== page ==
May 9, 2005 (From the CalCars-News archive)
Science Friday Kids' ConnectionTM -- in association with Kidsnet
Electric Avenue: Prius Plug-in (April 22, 2005, Hour One)
Toyota's hybrid car, Prius, can get 40 miles to the gallon. How about 100 mph? Shocking, and rightfully so. This dream car would get its boost from electric batteries.
A California non-profit company has designed a conversion kit specifically for the wildly popular hybrid that would improve on the car's "green" engine by making it into a part-time plug-in. The kit's extra batteries plug into an electrical outlet and hold a charge that powers the car entirely on electricity 20-60 miles, after which its hybrid gasoline-electric engine kicks in so you're not stuck on the roadside. The company says it's great for the lower-speed, short commutes that comprise the majority of our automobile use. Less gas consumption, fewer emissions, a cleaner environment.
The hitch: The kit is not a Toyota product, and the auto manufacturer says that owners who install it void the car's warranty, discouraging many Prius owners from trying the kit. Ira's guest is not out to take business away from the auto companies; in fact, he hopes to persuade them to work together with his company to incorporate the technology into a product that would be beneficial and affordable.
Felix Kramer, founder of the California Cars Initiative in Palo Alto, California
Related Links and Resources
Business Week, April 11, 2005: Giving Hybrids A Real Jolt
California Cars Initiative: Plug-In Hybrid Vehicles
California Cars Initiative: How We Green-Tuned an '04 Prius Into a PRIUS+
Yahoo! Groups: priusplus
ZDnet.com, April 5, 2005: Hybrid-car tinkerers scoff at no-plug-in rule
- How does a hybrid engine work? How does an all-electric engine work?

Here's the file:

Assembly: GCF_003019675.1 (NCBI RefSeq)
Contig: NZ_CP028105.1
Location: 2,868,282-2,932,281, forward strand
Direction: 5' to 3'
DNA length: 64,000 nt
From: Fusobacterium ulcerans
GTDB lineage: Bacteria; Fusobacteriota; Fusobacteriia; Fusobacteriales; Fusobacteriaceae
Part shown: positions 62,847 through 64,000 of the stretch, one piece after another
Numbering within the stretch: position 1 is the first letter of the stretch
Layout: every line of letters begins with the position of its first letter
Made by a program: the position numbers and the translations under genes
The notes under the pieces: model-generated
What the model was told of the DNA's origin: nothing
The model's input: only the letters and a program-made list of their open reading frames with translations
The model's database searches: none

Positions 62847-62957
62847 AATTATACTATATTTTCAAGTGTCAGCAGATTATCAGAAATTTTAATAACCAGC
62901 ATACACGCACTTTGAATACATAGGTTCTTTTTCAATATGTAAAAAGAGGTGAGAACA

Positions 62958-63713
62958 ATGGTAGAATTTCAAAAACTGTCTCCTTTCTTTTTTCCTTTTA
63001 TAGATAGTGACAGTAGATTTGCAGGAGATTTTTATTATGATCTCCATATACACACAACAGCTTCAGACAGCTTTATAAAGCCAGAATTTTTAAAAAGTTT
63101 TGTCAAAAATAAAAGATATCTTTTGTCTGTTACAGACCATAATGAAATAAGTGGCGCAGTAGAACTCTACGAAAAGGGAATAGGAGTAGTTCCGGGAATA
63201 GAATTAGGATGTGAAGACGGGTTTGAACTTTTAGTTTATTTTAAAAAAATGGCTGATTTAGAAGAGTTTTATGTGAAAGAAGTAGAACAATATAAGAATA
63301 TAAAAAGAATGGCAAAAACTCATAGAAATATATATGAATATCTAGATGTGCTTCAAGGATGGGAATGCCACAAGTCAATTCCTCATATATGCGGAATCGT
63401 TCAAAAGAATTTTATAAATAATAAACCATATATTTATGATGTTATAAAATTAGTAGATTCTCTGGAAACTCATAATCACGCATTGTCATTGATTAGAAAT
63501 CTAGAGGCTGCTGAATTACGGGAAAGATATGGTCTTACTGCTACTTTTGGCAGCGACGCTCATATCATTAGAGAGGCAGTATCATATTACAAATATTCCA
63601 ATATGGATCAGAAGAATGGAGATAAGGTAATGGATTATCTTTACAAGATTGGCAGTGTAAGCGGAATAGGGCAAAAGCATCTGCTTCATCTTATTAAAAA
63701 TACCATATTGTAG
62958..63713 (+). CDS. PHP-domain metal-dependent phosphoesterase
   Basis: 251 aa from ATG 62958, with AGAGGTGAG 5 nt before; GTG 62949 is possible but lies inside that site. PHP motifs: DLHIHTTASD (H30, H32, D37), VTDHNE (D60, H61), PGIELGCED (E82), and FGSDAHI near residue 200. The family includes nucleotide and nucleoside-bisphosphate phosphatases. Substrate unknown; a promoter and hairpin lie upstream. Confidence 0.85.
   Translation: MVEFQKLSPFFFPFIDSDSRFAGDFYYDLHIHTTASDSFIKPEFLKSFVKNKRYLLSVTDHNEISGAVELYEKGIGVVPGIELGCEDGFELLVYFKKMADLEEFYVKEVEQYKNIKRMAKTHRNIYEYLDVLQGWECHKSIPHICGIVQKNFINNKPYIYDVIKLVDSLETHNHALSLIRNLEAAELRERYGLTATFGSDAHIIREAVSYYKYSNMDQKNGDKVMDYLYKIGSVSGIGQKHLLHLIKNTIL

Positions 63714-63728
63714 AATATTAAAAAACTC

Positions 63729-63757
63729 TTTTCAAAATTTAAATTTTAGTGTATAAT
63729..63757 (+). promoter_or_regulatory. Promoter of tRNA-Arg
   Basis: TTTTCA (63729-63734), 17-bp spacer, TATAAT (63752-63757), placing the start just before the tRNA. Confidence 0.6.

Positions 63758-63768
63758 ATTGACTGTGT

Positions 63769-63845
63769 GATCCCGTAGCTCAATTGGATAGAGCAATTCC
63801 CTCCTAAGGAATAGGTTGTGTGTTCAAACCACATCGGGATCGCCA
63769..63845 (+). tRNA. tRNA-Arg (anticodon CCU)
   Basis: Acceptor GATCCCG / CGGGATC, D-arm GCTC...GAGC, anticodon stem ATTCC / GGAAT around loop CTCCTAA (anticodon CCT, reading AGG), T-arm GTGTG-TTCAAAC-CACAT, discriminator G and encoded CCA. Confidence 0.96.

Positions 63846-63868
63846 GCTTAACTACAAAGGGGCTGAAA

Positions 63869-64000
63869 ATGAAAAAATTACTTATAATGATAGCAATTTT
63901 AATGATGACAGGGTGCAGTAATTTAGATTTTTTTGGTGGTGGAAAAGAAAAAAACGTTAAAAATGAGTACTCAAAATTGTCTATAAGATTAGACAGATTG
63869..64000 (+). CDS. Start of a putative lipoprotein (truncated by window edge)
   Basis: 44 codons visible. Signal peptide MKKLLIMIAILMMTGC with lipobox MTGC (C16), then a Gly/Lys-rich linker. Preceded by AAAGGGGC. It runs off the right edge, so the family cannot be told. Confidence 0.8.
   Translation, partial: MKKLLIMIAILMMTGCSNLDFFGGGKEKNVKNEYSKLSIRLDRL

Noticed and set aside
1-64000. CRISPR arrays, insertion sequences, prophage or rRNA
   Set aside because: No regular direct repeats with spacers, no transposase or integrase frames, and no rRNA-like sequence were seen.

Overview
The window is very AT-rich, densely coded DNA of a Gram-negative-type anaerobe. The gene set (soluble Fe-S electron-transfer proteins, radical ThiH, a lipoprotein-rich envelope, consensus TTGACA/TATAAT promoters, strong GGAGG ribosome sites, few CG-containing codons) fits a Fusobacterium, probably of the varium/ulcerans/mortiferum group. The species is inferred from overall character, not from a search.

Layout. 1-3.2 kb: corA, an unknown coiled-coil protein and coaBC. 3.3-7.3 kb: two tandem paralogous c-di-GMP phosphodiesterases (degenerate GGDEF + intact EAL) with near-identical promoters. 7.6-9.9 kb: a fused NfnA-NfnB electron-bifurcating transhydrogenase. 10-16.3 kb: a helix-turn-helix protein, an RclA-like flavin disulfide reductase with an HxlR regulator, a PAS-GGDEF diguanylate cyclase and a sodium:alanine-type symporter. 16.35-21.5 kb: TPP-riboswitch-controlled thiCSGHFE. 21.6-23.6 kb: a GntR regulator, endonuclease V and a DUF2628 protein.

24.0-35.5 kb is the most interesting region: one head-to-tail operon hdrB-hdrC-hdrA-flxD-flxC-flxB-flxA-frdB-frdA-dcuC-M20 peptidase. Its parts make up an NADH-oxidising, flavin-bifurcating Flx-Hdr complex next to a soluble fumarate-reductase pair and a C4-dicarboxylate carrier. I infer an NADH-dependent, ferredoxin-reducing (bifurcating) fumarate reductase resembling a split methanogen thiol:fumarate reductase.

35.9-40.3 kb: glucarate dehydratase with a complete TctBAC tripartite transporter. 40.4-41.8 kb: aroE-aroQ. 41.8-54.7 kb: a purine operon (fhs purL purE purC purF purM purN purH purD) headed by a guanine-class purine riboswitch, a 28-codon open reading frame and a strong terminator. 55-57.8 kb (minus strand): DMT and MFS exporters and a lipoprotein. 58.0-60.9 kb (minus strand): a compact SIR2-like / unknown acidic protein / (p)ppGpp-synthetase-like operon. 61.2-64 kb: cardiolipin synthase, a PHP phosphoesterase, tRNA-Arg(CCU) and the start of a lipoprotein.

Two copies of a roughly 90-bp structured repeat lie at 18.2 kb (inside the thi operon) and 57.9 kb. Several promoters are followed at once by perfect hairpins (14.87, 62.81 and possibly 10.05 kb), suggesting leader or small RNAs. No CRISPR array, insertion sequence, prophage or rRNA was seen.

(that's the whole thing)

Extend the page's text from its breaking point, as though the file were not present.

- What are the advantages of an all-electric car? What are the drawbacks?
- What are the advantages of a hybrid car? How does the Prius conversion kit improve on it?
- What are the objections of the hybrid car manufacturers to plug-in cars or conversion kits?
- Electric cars were common in the early years of the automobile. Why were they phased out?
Get a real charge out of it. Get the details on the mechanics of an electric car at How Electric Cars Work from HowStuffWorks.com and brush up on history at About.com's History of Electric Vehicles. HowStuffWorks also has a good interactive explanation of How Hybrid Cars Work. Because of its dependence on the car, California has always been in the vanguard of pollution reduction and gas conservation; The California Energy Commission's Student's Guide to Alternative Fuel Vehicles discusses Hybrid Vehicles and Electric Vehicles and talks about they have been used effectively by the California government. Have students research the government use of alternative fuel vehicles in your community.
Cross purposes. Hybrid Automobiles, a lesson plan from NewsHour Extra, is a rather technical look at hybrids, but your mechanically inclined students will love it. It has hands-on demos and research projects that compare the various electric and hybrid cars in terms of structure, price, efficiency, gas mileage, and emissions. It also suggests inviting a dealership to bring a hybrid to school for a demonstration.
Out of gas. Car makers say that consumers don't want one that has to be plugged in, but General Motors' EV1 all-electric car of the 1990s had a hardcore corps of fans. Learn about the little engine that could and why GM decided to discontinue it at GM Pulls Plug On Electric Car and GM Crushes Electric Car Hopes. DaimlerChrysler manufactures an electric "neighborhood" car (GEM - "Driving around town has never been this FUN!"), but, as a caller points out, insurance companies won't touch it.
Pucker up. What primes your pump? Gasoline, the sun, corn alcohol, diesel, electricity? How about...lemons! Energy Quest's Lemon Power science project makes a battery out a lemon. Sadly, there would never be enough current to light a flashlight (let alone a car), but you can always make lemonade! Visit Dr. Dan's Lemon Power Web site to try out stuff lemons will run.